So the essence of XML is this: the problem it solves is not hard, and it does not solve the problem well.
The Essence of XML by Jerome Simeon and Philip Wadler, ACM Principles of Programming Languages, January 2003
I collected the references on this web page in preparation for a commentary on XML that I've been intending to write. As you can see, this commentary does not exist yet. However, the references are still useful even though the commentary has not been started.
The Xerces DOMParser and the DOM object provide a nice way to process XML. The only problem is that the DOM object uses a lot of memory and building the DOM object can be time consuming, especially for large documents.
Then there is the SAX Parser. The SAX Parser uses callbacks, which means that the parsers calls "you" rather than "you" calling it. For anything but simple XML documents this makes SAX relatively useless.
Then there are XML "pull" parsers. These are parsers that "you" call to get the next token. The XML Pull parser linked above was developed by Indiana University at Bloomington. There is also an XmlPull web page at xmlpull.org.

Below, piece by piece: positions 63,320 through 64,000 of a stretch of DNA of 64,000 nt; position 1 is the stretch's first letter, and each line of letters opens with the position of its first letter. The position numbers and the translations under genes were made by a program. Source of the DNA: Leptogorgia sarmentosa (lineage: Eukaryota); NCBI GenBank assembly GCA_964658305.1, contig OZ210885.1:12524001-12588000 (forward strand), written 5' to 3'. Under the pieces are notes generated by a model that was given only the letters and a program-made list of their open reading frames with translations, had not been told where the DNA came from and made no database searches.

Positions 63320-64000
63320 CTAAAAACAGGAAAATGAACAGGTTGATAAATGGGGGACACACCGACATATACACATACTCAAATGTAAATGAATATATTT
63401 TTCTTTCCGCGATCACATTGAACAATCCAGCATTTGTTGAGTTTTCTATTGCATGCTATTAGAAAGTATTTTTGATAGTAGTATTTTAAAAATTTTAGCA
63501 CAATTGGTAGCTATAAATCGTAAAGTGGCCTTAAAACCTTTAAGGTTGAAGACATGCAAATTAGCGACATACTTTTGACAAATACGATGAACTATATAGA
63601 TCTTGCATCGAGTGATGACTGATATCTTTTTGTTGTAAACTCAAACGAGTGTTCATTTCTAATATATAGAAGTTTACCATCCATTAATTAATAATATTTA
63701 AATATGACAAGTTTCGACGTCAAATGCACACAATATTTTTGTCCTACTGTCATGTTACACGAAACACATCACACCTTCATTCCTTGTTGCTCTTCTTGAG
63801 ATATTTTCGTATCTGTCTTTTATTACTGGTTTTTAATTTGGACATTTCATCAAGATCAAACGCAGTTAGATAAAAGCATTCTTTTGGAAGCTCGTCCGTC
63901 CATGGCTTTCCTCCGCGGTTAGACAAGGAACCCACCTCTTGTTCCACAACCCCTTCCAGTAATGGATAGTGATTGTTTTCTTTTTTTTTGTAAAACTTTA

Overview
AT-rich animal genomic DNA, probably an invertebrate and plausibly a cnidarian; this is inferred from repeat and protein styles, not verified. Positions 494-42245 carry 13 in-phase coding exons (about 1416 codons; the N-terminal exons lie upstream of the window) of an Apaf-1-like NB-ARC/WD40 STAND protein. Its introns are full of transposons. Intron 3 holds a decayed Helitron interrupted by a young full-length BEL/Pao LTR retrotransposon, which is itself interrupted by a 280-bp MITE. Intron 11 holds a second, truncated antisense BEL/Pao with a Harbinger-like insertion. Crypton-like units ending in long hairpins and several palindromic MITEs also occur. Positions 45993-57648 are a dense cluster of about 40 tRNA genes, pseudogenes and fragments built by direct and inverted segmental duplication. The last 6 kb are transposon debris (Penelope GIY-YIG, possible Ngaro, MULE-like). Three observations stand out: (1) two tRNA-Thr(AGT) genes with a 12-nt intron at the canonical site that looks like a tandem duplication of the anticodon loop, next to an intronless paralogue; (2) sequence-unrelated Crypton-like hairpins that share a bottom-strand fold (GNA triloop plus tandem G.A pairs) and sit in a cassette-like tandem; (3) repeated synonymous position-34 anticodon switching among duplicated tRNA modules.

XML is too hard for programmers by Tim Bray, March 16, 2003
Why XML Doesn't Suck by Tim Bray, March 24, 2003
Apparently after Tim Bray wrote the original article suggesting that all was not wonderful in the XML world he got enough flack that he wrote this article.
Xml Sucks on Ward Cunningham's www.c2.com Wiki Web site. As with many Wiki web pages, this web page reads a bit like a commentary annotated with graffiti. Cunningham is a member of the eXtreme Programming cult, of which Kent Beck is the prophet.
www.xmlsucks.org. This site has a link to a couple of essays on XML. My favorite is titled Does XML Suck? Or: Why XML is technologically terrible, but you have to use it anyway. That pretty much summarizes my view on XML and XML schemas.
www.xmlsuck.com This seems to be an on-line discussion of XML, its faults and its virtues. As is usually the case with such a forum, there is lots of heat and a little light.
The Expat XML Parser developed by James Clark (no, not the Netscape guy).
The main claim to fame, at least originally, for Expat, was speed. I don't know if this remains true compared to later versions of Xerces. However, this is the parser that was used for the Mozilla browser.
Using Expat by Clark Cooper, September 1999, published on www.xml.com.
This is James Clarks proposal for a language to describe XML documents. Relax NG is a competing proposal with XML schemsa.
This is an XML Security Library implemented in C. Of particular interest is code that implements the canonicalization features in the W3C XML security standard that allow digital signatures to be generated using cryptographic hashes, like MD5 or SHA-1.
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